"And there he remains," Thor finished, after describing the impenetrable prison that had become his brother's home. "He will not be released for millennia, if he is at all."

Throughout Thor's story, Clint had paid rapt attention, hanging onto the demigod's words. Knowing that Loki was locked up on some other planet, likely to remain there until well after Clint had ceased living, was...relieving. And after what Loki had done, Clint couldn't deny he found some satisfaction in it. But not as much as he'd hoped he would. He asked, "So that's it? Loki goes to jail forever and that's just...it?"

It came out sounding far more accusatory than Clint had intended. But he was feeling accusatory—something didn't seem fair about the whole arrangement, but he couldn't put his finger on what, and he couldn't even decide what he'd hoped had happened to Loki. Didn't know if his imagination extended that far.

Thor turned his full attention to Clint for the first time. "Yes. That is all." Angrily, he asked, "Would you have rather heard of his execution?"

"Well, I wouldn't be too broken up about it," Tony piped up. "But that might just be me. Actually, no, it's probably not."

Thor growled at Tony, "Mind how you speak."

"My house, my rules, Point Break. Look, it's just a little hard to take that Loki's just being sent to bed without his dinner—"

Thor interrupted him loudly, "Loki's isolation is absolute, I do not know what more you want." He turned to Clint, "Loki's death would not have brought—what is that you're holding?"

Clint was absorbed with thinking that hearing about Loki's execution wouldn't have been entirely unwelcome to him, either, so it took him a moment to respond. "Um, what? Oh, this?" He stroked his cat's fur, settling it from where it had stood up in alarm at Thor's booming voice. "It's my cat."

"A cat? You keep it as a pet, yes?"

Not entirely sure where Thor had learned that, Clint nodded. "Yeah. I found him in June. He's been living here since then."

Out of the corner of his eye, Clint saw Natasha and Steve relaxing—they'd been prepared to intervene in case things got ugly, he realized, which was entirely possible given the volatile combination of personalities in the room.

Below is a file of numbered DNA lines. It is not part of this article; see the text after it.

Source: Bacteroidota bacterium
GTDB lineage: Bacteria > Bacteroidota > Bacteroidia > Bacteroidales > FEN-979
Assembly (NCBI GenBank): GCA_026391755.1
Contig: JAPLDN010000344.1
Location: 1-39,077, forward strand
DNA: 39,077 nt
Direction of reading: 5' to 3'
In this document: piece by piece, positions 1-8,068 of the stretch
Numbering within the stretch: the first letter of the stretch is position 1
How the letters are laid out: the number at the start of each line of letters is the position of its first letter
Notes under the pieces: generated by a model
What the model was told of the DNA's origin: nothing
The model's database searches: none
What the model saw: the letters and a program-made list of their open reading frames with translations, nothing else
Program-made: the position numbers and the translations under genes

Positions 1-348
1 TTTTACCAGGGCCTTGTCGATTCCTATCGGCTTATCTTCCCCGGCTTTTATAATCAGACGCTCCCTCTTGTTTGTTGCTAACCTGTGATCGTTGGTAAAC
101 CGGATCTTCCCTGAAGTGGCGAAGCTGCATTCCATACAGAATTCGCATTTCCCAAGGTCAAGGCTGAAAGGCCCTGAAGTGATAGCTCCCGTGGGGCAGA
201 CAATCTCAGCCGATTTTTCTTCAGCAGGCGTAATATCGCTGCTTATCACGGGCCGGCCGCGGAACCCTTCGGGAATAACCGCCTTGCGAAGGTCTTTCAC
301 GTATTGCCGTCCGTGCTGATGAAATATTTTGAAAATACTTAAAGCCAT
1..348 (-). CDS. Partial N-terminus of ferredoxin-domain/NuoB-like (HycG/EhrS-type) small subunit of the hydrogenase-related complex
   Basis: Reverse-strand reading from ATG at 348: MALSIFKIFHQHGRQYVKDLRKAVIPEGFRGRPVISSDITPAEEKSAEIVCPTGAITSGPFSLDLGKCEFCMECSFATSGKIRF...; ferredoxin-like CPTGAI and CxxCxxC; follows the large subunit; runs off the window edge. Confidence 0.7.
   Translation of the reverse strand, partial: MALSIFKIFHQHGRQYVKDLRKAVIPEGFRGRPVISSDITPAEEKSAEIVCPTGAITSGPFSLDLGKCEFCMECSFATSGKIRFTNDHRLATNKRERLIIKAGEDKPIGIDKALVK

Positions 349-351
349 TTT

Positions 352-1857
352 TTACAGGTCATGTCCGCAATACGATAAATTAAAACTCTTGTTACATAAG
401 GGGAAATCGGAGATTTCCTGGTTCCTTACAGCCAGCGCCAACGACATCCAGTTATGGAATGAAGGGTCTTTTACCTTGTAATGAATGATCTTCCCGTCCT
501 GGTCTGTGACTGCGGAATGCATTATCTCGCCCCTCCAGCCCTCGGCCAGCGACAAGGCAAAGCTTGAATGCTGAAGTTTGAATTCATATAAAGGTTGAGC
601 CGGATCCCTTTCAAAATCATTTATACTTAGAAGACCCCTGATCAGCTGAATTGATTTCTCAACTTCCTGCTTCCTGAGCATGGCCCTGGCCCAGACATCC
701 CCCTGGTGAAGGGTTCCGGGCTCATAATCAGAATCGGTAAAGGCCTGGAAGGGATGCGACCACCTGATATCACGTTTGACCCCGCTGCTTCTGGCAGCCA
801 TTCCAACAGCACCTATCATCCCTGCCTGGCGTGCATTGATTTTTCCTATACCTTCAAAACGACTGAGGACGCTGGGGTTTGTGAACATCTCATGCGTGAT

Bruce stood, taking advantage of Thor's distraction to further defuse the situation. "The cat's been a big help, with, um," he said, looking at Clint, unsure how much the archer would want to share.

Clint decided to just go for it. "Yeah. After you and your brother left I...didn't handle it well. What had happened. Couldn't figure out how to get past what he'd done, what I'd done for him. Spent about a month trying to drink myself to death. The cat gave me something to focus on other than my own damn problems."

Thor looked apologetic. "I...did not realize that my brother's actions had affected you so."

Clint shrugged. "Well, it's in the past." At least, it was getting there. "But now you know why I..."

"Wouldn't mind seeing Loki drawn and quartered," Tony supplied helpfully.

"Yeah, more or less," Clint agreed. His cat wriggled out of his arms and approached Thor cautiously, sniffing the demigod's boots before looking up and him and giving his largest meow.

Obligingly, because everyone bows to feline manipulation, Thor bent down and picked the cat up. He held the animal out in front of him at arm's length, examining it until the cat gave a twist and clawed his arm. The cat escaped Thor's grip and fell to the ground, skittering away to hide under a table.

"What a strange animal," Thor observed, staring at the shallow scratches on his arm.

"He doesn't like being held like that," Clint pointed out, in his cat's defense. To the cat, he called, "Hey! Cat! C'mere," and patted his leg in invitation.

Slowly, the cat slunk out from under the table and settled back into Clint's lap.

"Cat?" Thor asked. "Why do you address it so? Does it not have a name?"

Everyone looked at Clint expectantly.

"Um. No, I guess he doesn't really have a name," Clint admitted. "I just never...saw the point? I just call him Cat. Or Fucker. Or Fucking Cat, depending on how much of an asshole he's being."

Thor looked a bit perplexed. "Those are not...affectionate terms."

Clint raised an eyebrow. "Cat doesn't mind."

Everyone heard the affirmative meow.

The cat's skills became a crucial part of life at the Tower. Thor decided to stick around for awhile (despite Tony's not-so-subtle efforts to send the demigod back to Asgard) and while everyone mostly got along, Thor and Tony continued to rub each other the wrong way. Thor couldn't figure out that it was only necessary to listen to about 1/3 of what Tony was saying (the rest tended to be comprised entirely of snarky bullshit) and Tony could not, for the life of him, stop insulting Loki.

But even despite the cat's best efforts, Tony was nonetheless thrilled when, about two weeks into Thor's stay, Clint and Natasha got the orders to take the demigod to New Mexico. Thor was going to spend the day answering some questions for a physicist working there, which Thor seemed thrilled about (and Clint knew that had nothing to do with advancing the world's understanding of astrophysics). Clint and Natasha had a much less fun assignment—they had to check out an abandoned lab facility in the desert.

Unfortunately, that mission would end the cat's five month hiatus from taking care of Clint, though neither of them knew it beforehand.